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  • Colin McCulloch

    Mr Coventry nails it on the head here - the bedroom tax and direct payments have the potential to cripple social housing in the long term.

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  • Bend over to help the can't pays. Take severe action on the won't pay protesters. A simple income and expenditure can distinguish between the two types!!!

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  • There is one alternative not been looked into… that is a reduction in rent! Traditionally, RP’s set their rent in relation to local private sector rents; example: private rent of £150 per week for a 2 bed would be set at 80% (£120) or 70% (£105). By reducing down 70% to 60% RP’s would become what they are set up for to provide and be a non-profit provider of social housing.

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  • P Righteousness, going to have to bend over for all of them then, there is no getting blood out of a stone, a lot of them are paying the best they can a pound a week, that avoids eviction but just increases the debt, SCAMeron has said so many times "I am not reducing benefits." Yet on the one hand the BT was declared a tax, then no a subsidy, well subsidies are paid TO people not BY people, now he is saying it is a reduction in benefits, the EXACT same thing he swore NEVER to do, so reduce benefits? then reduce rent in accordance, can't pay what you have not got to pay with.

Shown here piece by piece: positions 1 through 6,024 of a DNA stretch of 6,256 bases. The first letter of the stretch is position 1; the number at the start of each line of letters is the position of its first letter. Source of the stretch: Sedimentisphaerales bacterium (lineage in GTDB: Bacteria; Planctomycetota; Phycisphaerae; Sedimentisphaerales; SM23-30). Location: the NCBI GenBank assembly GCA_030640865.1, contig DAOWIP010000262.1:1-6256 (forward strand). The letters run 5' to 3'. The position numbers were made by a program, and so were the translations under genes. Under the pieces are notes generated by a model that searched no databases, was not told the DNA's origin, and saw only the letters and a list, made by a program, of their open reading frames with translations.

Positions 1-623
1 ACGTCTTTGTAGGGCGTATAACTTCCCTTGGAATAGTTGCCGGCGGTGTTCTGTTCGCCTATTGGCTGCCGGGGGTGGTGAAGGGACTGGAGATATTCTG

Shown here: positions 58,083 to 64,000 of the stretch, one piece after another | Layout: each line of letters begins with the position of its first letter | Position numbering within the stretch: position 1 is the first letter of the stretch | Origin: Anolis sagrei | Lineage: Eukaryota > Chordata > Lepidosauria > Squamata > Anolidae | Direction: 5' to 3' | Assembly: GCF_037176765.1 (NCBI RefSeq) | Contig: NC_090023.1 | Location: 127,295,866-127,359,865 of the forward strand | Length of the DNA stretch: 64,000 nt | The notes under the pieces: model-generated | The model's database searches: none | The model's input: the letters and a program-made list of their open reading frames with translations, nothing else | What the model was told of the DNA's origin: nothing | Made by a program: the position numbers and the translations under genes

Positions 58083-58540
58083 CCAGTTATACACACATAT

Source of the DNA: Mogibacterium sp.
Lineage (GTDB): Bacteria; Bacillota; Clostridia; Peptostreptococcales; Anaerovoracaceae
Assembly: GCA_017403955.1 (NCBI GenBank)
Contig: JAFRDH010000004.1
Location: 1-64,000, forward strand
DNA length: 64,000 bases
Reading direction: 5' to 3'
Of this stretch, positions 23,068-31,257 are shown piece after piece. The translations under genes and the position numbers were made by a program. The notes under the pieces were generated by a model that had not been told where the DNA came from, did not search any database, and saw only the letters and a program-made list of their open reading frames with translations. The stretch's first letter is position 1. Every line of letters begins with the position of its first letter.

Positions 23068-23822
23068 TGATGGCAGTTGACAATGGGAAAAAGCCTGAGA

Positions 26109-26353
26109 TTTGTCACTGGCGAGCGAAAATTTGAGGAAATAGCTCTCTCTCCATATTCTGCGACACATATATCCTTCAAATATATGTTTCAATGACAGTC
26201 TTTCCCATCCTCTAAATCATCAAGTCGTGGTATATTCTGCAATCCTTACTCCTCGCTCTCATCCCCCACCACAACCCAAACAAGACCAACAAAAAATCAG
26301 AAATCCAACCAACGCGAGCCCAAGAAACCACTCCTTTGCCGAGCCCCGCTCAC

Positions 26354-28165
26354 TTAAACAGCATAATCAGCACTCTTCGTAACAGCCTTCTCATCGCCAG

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  • not so AJM - most rsl rents are set at social which is well below 80% " affordable " levels. also reducing rents would undermine viability not only of new development but existing services and repair programmes. this is the governments cock up which no rsl wanted. to further undermine rsls helps noone

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  • This was a forgone conclusion,what did the government expect ?
    Benefit cuts and bedroom tax,not enough housing stock.
    Will the government put sleeping bags around the streets for tenants that are left homeless.
    How well thought out !